This helps. From a side chamber they watch the captain and helmsman arguing in a foreign language, followed by fighting noises on deck. The next day everything is back to the way it was. In addition, the team seems to sail back the route sailed during the day overnight. To prevent this, at night they wrap the drawn-in sails with verses from the Koran and the magic spell on parchment and during the day they sail in the direction in which they suspect land. On the sixth day they reach the Indian coast and go ashore near a town. They are looking for a wise man in town. He advises them to bring the dead ashore, which is also achieved by sawing them and the planks below them from the deck. When brought ashore, they immediately turn to dust. In the end, only the captain is on board, as the nail cannot be loosened from the mast in any way.

But as soon as the wise old man has sprinkled some earth on his head and mumbled a spell, the captain opens his eyes and reports what the curse brought on him, his ship and his crew: They had been pirates and the outrageous murder began a pious dervish had brought his curse on them, not being able to live and die until they lay their head on the earth. After the murder, a mutiny broke out in which everyone died, but in the night they all awoke to undead life and had to repeat the events of the night of the murder over and over again. After giving his report, the captain dies and also turns to dust. Achmet, however, takes the treasures of the ship and returns to Basora twice as rich as before .

Edward Fitzball

Frontispiece by Isaac Robert Cruikshank to Edward Fitzball's The Flying Dutchman

The first play that brought The Flying Dutchman to the stage was The Flying Dutchman; or, The Phantom Ship by Edward Fitzball , also known as "The Terrible Fitzball" because of his preference for gruesome subjects and Grand Guignol effects. The play premiered on January 1, 1827 in Adelphi, London, and may have been seen there by Heinrich Heine, who in April 1827 lived just a few streets away. The music was from George Rodwell, then director of the Adelphi.

At Fitzball, the Dutchman Vanderdecke is cursed by Rockalda, the evil spirit of the depths of the sea, and is only allowed to go ashore every 100 years. In the opening scene, the sea witch Rockalda grants the Dutch audience an audience in her grotto and allows him to go ashore, as well as being invisible and invulnerable. There he should find a bride who would then serve him as a woman and the sea witch as a slave for the next 100 years. The bridal show is made more difficult by the fact that the Dutchman has to keep silence on land.

The chosen victim is Lestelle Vanhelm, niece of Captain Peppercoal, who lives in the tower of a castle on the Cape of Good Hope with her companion Lucy. On the wall of her room hangs a painting by the young Vanderdecke, dated 1727 (exactly 100 years before the London premiere). Mynherr Peter Von Bummel from Amsterdam is chosen as her future husband, but Lestelle already has a secret love affair with the handsome lieutenant Mowdrey and Lucy has meanwhile fallen in love with Mowdrey's companion, Toby Varnish, a painter.

When the three applicants, Von Bummel, Mowdrey and Vanderdecke meet in the tower, there is some potential for confusion, mix-up and disguise, as Lestelle finds the dress of his last bride in a chest. This potential is also allowed to develop, with plenty of theatrical thunder and stage effects , which the Adelphi's stage technology was designed to provide. This even included electrical effects with voltaic columns , which means that Vanderdecke lets a “magic beam” jump out of his finger.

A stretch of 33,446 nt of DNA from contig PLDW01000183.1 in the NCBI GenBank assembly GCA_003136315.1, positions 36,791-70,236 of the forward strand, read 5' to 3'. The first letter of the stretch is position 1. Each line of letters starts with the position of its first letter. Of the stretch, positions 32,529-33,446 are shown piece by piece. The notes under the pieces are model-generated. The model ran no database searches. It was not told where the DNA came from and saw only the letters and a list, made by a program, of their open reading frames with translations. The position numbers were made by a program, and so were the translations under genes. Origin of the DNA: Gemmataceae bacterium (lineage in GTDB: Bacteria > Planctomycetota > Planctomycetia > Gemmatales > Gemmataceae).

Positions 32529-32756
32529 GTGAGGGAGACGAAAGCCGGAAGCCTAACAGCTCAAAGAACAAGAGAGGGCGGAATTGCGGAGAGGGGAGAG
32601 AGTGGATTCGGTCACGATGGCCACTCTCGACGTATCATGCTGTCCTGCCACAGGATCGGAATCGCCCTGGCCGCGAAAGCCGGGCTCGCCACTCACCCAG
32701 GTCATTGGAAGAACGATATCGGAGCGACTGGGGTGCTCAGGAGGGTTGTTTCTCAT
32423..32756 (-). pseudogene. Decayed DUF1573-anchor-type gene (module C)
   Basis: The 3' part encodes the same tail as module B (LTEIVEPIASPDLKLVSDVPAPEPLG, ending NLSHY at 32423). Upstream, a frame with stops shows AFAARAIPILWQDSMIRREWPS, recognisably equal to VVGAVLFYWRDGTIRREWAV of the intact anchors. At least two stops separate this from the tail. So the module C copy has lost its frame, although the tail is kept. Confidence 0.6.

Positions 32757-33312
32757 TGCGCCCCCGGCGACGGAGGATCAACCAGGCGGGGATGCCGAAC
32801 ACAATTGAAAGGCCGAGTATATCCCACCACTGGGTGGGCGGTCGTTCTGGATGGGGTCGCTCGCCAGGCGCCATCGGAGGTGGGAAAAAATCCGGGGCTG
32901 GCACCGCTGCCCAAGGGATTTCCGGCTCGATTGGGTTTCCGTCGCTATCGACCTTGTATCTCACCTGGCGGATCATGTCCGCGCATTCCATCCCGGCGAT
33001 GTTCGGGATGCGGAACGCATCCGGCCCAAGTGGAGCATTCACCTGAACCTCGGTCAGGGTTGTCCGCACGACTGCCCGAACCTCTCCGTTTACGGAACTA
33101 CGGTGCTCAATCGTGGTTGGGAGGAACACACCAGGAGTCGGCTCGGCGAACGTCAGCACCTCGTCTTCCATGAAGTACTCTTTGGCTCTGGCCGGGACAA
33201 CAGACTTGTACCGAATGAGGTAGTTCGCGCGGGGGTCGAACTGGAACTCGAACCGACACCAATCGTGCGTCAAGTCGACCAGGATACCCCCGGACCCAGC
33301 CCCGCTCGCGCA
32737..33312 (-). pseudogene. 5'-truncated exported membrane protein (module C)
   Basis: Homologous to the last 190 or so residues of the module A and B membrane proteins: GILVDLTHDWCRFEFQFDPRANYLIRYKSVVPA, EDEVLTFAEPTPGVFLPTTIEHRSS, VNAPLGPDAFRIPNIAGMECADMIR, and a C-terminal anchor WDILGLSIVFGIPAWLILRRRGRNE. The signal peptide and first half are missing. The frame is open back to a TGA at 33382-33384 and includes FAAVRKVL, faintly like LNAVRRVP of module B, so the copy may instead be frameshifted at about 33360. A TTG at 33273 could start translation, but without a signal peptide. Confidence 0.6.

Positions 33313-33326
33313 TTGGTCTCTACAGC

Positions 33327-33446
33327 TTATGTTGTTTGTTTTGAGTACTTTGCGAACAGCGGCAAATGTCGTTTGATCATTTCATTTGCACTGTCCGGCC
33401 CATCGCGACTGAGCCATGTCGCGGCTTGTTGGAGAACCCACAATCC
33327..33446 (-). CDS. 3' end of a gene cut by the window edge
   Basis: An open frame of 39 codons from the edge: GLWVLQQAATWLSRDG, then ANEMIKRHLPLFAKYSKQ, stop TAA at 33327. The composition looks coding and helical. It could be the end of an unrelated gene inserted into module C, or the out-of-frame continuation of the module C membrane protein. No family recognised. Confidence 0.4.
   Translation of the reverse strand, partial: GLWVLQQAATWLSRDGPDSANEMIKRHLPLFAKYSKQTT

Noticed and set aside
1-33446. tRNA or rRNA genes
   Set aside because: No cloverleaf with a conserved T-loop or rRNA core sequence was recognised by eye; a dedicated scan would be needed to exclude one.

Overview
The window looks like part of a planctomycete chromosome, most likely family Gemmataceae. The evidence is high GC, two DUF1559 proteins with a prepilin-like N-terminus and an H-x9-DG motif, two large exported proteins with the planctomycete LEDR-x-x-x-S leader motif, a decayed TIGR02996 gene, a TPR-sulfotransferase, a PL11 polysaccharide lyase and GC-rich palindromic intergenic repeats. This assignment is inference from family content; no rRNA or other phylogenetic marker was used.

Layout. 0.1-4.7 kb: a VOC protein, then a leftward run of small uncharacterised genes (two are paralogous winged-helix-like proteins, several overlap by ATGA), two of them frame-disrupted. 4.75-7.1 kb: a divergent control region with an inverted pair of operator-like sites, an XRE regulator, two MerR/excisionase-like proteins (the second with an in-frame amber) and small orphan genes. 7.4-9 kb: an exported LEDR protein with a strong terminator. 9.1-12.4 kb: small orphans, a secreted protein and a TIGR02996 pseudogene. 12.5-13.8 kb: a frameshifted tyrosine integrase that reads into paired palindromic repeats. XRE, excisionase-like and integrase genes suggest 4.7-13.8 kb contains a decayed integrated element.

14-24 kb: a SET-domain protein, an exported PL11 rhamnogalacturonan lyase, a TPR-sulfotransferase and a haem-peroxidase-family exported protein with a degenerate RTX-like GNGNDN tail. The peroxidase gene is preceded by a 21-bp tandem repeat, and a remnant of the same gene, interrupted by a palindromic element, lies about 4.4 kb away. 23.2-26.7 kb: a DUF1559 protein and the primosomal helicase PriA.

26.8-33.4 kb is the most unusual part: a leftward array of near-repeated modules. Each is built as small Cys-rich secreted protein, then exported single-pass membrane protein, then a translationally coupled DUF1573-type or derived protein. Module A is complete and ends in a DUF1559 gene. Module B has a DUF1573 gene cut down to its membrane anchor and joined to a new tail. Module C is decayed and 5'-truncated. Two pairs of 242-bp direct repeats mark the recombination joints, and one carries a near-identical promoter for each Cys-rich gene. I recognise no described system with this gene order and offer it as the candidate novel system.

Finally, Lstelle is kidnapped by Vanderdecks and taken to a sea cave, where she is supposed to sign in the mystical book of the sea witch to be a slave for 100 years. Mowdrey joins them, but cannot do anything with his sword against the invulnerable Vanderdecke, who exclaims at the moment of triumph: “Die! Mortal! ”- and is defeated by it, because he has broken his silence. The lovers Lstelle and Mowdrey are said to remain locked in the cave until Vanderdecken's return. No one can save her from this prison, except for a son of a sailor who was born at sea. Fortunately, Toby Varnish is just that. Varnish comes into the cave and lights the spellbook with his torch. Vanderdecke sinks, everyone is saved and the play ends.

Another stage adaptation of the subject, The Flying Dutchman; or The Spectral Ship by Douglas William Jerrold , published in 1829.

Heinrich Smidt

It is thanks to Heinrich Smidt that the poodle found a place not only in the Faust , but also on board the Flying Dutchman. In 1825 he summarized the content of his poem Der Ewige Segler , published in 1822, as follows:

The Dutch say: one of their compatriots [...] returned from the East Indies, but was unable to reach his destination, Amsterdam [...] because a contra wind blew without stopping. After drifting about twenty weeks, he cursed himself and his entire ship and devoted himself to hell, and swore that he would spend his whole life in the ocean. Suddenly there was a rustling and roaring, it was like dark night; The sailors were taken from the eyes of the shipper, and by Providence transferred to their fatherland; only he remained, an eternal plaything of the elements. With him a big white poodle. He always sits upright with his master at the helm, a place he never leaves. Storm and weather drive him inexorably from country to country, from coast to coast; and when he wants to land, a storm as fast as an arrow takes him away. Wrapped in a black cloak and his head uncovered, he stares out into the dark night: